Since the start of the month the epidemic, which workers believe has been caused by overwork due to poor working conditions, has spread to over 40 post offices throughout Poland. The flu has has a great impact on the health of affected workers, and shop floor activists have advised staff the length of the country to make sure they see their doctors, resulting in a wave of workers going on sick leave. In some cities as many as a third of all staff are out and in some smaller towns, nobody is working.
Over the last few months, people from various different professions — such as teachers — have “gotten sick” from similar causes. Such illnesses, while debilitating for companies, avoid falling foul of the very prohibitive laws [pdf] regarding legal strikes and and can offer a way to circumvent the unions, which often discourage any decisive action by the workers.
The health advisory was issued through a network of postal workers started by the Union of Syndicalists (ZSP). Workers drew up a list of 14 demands which were delivered by a representative of the union before the flu epidemic took hold. Workers demand, among other things, a raise of 1,000 zloties and the reinstatement of Rafal and Zbigniew, who were fired for their union activity. Other demands emerged from a series of national meetings, which were started to press for the workers concerns outside of mainstream unions (which tend to protect the interests of State-run enterprises over workers).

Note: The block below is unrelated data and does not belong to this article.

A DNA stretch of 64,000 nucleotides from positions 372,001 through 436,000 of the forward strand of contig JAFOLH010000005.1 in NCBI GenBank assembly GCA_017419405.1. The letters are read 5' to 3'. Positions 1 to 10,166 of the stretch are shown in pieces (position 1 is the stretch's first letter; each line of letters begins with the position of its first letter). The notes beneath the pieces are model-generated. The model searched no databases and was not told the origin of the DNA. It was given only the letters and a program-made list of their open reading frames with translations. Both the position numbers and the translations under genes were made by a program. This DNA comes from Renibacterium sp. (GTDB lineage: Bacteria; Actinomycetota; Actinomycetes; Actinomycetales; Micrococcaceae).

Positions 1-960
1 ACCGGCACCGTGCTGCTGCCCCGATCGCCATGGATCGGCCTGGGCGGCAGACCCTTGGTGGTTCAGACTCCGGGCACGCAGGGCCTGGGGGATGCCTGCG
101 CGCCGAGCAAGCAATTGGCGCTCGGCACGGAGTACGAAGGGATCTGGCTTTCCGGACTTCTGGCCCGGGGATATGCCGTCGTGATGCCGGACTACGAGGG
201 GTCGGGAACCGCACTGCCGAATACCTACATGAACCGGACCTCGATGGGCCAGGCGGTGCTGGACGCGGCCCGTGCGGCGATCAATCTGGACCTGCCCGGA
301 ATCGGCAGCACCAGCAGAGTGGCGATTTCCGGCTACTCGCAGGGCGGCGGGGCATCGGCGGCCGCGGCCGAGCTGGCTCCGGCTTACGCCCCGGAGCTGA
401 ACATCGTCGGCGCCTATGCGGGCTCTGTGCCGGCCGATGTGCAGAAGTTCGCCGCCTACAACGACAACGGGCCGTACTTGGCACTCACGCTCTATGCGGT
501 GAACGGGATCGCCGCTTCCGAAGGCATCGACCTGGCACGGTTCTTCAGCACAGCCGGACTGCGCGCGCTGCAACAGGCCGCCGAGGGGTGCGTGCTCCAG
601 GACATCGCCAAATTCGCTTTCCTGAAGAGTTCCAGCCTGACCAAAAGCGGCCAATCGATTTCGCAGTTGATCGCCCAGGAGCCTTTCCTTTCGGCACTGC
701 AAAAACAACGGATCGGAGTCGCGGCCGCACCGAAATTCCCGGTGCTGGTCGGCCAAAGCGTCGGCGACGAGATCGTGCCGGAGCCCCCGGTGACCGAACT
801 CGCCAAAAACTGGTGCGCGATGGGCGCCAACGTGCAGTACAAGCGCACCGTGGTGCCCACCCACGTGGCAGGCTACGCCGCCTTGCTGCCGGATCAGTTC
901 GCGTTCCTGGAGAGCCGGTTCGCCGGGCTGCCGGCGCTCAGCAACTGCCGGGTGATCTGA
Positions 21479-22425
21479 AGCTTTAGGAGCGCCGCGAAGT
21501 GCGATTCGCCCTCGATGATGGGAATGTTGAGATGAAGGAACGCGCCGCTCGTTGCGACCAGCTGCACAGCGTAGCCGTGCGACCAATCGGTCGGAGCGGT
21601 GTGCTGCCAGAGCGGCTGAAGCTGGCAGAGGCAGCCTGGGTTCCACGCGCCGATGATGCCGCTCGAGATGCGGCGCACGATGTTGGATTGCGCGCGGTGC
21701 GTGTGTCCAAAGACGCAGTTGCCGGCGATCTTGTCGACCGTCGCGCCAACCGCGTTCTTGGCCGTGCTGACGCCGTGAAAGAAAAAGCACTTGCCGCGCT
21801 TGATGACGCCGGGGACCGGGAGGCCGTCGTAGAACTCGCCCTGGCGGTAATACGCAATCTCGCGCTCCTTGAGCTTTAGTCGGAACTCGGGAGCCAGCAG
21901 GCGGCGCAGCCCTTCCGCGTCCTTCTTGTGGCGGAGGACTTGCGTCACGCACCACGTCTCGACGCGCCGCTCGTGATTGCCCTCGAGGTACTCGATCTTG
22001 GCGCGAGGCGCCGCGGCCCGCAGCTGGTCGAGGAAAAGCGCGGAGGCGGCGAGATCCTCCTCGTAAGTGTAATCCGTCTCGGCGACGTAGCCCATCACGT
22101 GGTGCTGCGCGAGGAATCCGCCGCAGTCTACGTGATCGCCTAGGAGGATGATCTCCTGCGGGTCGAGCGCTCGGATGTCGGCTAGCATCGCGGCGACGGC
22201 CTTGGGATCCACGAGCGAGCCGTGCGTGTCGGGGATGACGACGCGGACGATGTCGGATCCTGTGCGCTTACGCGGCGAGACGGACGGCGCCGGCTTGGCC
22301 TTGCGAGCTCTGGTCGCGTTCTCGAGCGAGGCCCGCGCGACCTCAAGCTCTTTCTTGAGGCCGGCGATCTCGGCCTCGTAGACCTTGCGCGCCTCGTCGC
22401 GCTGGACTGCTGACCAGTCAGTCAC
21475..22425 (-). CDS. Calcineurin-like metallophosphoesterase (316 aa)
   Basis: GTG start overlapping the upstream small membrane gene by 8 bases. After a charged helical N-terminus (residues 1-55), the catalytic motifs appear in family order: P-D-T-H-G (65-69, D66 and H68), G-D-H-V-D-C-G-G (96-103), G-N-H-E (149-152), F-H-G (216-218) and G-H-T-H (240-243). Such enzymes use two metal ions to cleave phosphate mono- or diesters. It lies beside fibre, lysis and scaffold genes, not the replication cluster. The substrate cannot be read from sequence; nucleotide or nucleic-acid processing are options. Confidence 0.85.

When the action started the Post Office attempted to criminalise a ZSP member for the third time. A large criminal case was filed and a report sent to the State Security Agency (ABW) implying that, among other things, calling for a strike is “criminal activity” and alleging that ZSP is trying to overthrow the government. Among the allegations made were the following:
The charges may seem ridiculous, but can carry up to two year prison sentences and civil liabilities for the union’s activists is approved. None of this has deterred the union. So far the State has refused on several occasions to register ZSP’s presence at the Post Office on numerous ridiculous pretexts. The Post Office therefore pretends it does not exist, although it is clear that the workers remain determined to put forward their demands.
ZSP also continues to fight for the reinstatement of its member, Zbigniew T, from Wroclaw who was fired for his organising activities
after 36 years of work. In January, a court case against the Post Office took place and the local ZSP organised a solidarity picket. One postman from the union quit in solidarity with Zbyszek and others have declared they will do the same if the Post Office refuses to discuss their demands.
This article is adapted from an article on the IWA-AIT website.